Monday, 17 December 2007
Every so often here, they have articles about how the move to out of town shopping centres and supermarkets is killing the local village shops. At least they used to - now I don't read the UK press I don't see them, though last week there was exactly the same sort of article in "Simerini" - a Cypriot paper which was talking about a market that now gets no people because the evil supermarkets have taken all their customers.
I don't agree with those who think that the answer is to stop supermarkets being built - after all, the real problem is that people shop in them. So it's the people's fault, and unless you're a Communist or a Nazi you shouldn't be trying to coerce them.
I also don't live in a village. Nevertheless, this year we've lost our local newsagents. Fair enough - people buy newspapers in the supermarkets, and the other "convenience" products, such as milk, and groceries, can't compete with the supermarket either. However, there was also a Post Office inside which was forced to close.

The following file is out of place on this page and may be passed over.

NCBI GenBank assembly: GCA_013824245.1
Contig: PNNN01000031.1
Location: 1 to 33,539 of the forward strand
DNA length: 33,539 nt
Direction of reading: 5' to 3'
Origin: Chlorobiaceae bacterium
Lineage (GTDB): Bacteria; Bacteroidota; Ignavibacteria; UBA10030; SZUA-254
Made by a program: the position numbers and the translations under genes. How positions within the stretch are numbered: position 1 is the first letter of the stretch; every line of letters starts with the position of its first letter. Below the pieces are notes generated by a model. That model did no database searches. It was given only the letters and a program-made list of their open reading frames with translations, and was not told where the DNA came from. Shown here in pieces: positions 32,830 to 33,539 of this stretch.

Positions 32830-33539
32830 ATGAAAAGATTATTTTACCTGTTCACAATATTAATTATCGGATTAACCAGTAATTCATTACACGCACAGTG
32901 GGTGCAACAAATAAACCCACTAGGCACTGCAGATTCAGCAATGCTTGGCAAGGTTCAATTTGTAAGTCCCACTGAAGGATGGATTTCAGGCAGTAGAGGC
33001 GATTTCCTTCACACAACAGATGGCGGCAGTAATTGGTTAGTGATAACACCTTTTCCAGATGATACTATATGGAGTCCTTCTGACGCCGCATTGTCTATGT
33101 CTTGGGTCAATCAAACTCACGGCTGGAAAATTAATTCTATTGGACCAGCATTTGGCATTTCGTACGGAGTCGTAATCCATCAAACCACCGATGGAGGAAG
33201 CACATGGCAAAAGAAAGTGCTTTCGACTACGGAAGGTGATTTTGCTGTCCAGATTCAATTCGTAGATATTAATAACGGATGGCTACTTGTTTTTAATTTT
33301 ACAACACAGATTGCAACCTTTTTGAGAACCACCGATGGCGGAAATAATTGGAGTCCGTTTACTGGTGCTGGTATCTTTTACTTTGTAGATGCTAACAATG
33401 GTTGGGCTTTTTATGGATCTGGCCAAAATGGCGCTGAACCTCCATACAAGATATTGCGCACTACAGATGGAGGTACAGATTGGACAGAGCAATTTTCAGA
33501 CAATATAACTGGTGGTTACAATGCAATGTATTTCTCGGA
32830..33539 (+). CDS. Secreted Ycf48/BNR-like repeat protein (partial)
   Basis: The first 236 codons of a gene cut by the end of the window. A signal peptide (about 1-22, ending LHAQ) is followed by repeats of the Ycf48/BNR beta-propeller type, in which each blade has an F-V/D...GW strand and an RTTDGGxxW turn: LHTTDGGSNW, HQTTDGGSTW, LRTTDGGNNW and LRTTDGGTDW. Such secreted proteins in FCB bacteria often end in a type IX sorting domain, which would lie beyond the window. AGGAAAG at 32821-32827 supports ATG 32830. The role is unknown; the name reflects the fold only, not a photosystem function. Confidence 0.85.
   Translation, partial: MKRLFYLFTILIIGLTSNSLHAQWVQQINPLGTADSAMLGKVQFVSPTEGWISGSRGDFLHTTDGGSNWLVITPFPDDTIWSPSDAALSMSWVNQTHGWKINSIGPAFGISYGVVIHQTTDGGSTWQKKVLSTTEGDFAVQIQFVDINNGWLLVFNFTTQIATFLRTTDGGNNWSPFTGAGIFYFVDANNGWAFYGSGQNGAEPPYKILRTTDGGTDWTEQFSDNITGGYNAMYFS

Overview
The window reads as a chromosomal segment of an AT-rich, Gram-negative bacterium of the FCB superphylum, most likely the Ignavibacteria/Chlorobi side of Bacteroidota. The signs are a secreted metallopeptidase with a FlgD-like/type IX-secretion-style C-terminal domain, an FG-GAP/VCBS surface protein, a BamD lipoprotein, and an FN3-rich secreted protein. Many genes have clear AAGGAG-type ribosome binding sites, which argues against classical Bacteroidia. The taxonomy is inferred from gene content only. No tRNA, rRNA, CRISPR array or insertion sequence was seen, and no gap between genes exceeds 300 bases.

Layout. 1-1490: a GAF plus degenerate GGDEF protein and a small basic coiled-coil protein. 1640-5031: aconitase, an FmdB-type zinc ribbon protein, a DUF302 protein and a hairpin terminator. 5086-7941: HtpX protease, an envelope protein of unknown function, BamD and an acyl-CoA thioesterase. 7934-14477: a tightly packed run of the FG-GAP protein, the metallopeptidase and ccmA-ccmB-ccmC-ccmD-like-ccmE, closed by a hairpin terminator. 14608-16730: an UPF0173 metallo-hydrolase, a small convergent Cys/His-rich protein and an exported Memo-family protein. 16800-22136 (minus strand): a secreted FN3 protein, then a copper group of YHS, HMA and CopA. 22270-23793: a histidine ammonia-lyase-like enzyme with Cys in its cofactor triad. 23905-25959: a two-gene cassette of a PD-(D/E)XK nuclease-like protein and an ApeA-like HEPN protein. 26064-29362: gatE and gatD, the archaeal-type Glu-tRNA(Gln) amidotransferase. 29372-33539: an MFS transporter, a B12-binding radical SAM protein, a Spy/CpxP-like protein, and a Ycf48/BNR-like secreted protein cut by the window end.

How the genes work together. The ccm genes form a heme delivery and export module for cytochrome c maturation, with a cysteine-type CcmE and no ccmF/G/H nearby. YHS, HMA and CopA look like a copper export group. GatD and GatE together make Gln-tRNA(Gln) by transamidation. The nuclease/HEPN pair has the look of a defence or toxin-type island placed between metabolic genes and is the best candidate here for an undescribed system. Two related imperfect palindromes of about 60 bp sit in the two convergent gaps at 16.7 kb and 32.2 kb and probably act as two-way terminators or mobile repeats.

I've never liked Post Offices. You used to have to go to them to get your car tax renewed annually. Now you do it over the phone. Around the end of every month, there would be queues out of the door with people clutching their road tax forms.
The last time I went to the one that used to be across the road, I queued for 15 minutes for a passport application form, only to be told that they didn't do them - I'd have to go into the main town centre branch and wait there for another 15 minutes.
People say that the demise of the local Post Offices is cutting off a life-line to the old and infirm, who loved to spend what little was left of their lives in an endless queue waiting to collect their weekly pension. Now it's all done electronically into their bank accounts. They say that innovations such as this and the telephone road tax is to blame.
My answer to this is that I shouldn't have to endure misery so that as an indirect consequence some old biddy has an excuse to catch up on the village gossip. If old people need to socialise, then the answer is to organise things for them.
Anyway, on Saturday morning, after a 10 hour celebratory session the night before, I found myself in a queue at the Post Office, standing in front of someone with a bad cough. If I don't survive to see New Year, you'll know why. I really hope they've shut them all down before I retire - the idea of looking forwards to spending my old age in one of those places isn't massively appealing.
I know that we're lucky - I've read a couple of articles from Greece which talk about queuing to renew their identity cards. How Orwellian is that? Still, if I ever get round to emigrating there, at least it'll give me something to blog about...